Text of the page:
It's not like the Blazers played a great game. That Dallas offense was able to score at will for most of the evening. The Mavs shot 50% from the floor, 53% from the arc, tallied 31 assists on 42 made shots. It was textbook for them...textbook for what the Blazers would like to do but aren't good/experienced/deep enough to manage. The Blazers did OK: 45% from the field, 35% from the arc, 24 assists on 39 buckets. It was Dallas Lite, Little Brother stuff. But the Blazers did a couple of things magnificently. First they reversed the aforementioned rebounding problem, finishing the game with 15 offensive boards to 10 for Dallas, 46 total to the Mavs' 40. Second, thanks to Hickson and Aldridge the Blazers scored a big, fat 46 points in the paint, exceeding the Mavs by 2. This was critical because for much of the game Portland's jumpers weren't falling. Third, the Blazers shot 23 free throws to Dallas' 15, ending up 6 points ahead from the stripe on the night. That was partly because of the inside attack but also because this is a Mavericks weakness...the penalty for playing older, formerly offensive-minded guys. And finally, though the Blazers only forced 16 turnovers (and committed 14 themselves) it seemed like all of the critical possession changes near the end favored Portland. One couldn't help but sense that Big Brother still had the cruise control mindset while Little Brother was seeking a chance to beat him just one time. Those picked pockets and passes ended up providing the opportunity.

Individual Notes

Part of Portland's early problems can be attributed to ignoring LaMarcus All-Star errr...Aldridge on offense. He was hitting every good look he got but the ball-handlers kept seeing better opportunities for themselves. When the offense is running fast and trying to survive on a 1-pass maximum you know Aldridge is not going to get touches and it showed. I assume Coach Stotts bent some ears in the huddle, if Aldridge himself didn't do so. As soon as he started getting opportunities the whole floor opened up for the Blazers. He finished 12-20 with 29 points, 2 game-saving/winning shots in the final seconds, and 13 rebounds. The guy was just crazy good in that second half.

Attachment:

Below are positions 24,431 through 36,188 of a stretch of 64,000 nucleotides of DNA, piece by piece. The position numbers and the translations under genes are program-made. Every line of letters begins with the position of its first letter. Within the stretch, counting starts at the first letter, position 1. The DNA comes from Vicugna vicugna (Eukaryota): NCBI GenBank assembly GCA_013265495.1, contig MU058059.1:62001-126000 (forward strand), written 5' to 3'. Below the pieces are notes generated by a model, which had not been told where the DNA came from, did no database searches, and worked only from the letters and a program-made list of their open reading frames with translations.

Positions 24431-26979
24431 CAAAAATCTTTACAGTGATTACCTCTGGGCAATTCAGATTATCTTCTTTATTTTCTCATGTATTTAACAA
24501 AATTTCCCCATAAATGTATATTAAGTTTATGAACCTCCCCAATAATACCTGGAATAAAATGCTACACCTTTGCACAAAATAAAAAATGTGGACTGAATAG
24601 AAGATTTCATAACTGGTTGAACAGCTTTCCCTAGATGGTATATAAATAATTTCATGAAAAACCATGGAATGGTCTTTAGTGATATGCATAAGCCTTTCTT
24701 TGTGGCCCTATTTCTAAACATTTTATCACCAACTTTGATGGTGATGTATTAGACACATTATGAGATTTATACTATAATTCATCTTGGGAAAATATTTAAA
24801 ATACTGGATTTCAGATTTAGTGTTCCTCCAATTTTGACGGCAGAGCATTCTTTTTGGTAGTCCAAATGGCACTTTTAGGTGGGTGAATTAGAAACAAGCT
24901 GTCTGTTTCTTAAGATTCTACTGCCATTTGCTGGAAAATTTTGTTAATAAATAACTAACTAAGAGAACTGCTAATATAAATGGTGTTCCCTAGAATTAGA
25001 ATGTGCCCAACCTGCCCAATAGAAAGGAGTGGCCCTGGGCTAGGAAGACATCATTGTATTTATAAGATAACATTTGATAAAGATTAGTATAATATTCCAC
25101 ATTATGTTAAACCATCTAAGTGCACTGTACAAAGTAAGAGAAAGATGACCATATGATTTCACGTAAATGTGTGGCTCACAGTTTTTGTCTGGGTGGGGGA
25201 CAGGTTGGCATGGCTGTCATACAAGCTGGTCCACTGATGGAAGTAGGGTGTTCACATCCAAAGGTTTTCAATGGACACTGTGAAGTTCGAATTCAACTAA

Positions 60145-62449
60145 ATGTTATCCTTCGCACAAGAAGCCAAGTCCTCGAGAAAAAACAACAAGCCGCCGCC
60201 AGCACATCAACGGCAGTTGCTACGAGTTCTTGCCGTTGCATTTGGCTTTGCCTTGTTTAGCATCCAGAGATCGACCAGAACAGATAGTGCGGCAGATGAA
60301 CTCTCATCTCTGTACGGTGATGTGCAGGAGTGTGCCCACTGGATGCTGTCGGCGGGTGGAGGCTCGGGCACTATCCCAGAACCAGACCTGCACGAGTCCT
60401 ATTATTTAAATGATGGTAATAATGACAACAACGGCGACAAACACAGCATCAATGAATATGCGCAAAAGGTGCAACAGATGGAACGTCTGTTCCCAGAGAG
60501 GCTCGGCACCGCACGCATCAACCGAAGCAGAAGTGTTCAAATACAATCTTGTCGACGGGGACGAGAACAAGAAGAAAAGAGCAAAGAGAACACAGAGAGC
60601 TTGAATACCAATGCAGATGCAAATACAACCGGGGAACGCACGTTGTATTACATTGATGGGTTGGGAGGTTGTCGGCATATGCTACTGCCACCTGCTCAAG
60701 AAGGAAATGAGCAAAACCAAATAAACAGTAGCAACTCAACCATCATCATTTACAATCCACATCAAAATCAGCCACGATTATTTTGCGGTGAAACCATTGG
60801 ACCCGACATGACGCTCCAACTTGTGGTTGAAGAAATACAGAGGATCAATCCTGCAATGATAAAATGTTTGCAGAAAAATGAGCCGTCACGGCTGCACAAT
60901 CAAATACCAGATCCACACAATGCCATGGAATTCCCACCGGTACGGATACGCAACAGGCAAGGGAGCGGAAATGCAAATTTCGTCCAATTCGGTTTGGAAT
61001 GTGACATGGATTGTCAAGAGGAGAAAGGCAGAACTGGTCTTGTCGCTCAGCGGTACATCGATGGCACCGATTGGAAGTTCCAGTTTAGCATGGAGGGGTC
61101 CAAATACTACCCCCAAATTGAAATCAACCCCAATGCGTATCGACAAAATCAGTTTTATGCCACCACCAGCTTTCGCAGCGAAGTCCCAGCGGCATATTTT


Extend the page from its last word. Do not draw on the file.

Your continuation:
J.J. Hickson was both crazy and good as well. Most nights dude just doesn't care. He's gonna dunk and he's gonna rebound. He did both tonight, continuing his streak of early looks off of cuts and late-game rebounding. He also hit the jumper tonight and everything in between. At one point he was carrying Portland's offense. Not having to worry about offensive firepower at his position on the other end helped (as long as they kept him off of Nowitzki). Hickson finished with 26 points on 9-13 shooting and 15 huge rebounds. No word on whether he said, "Survive THAT" as he walked off the floor.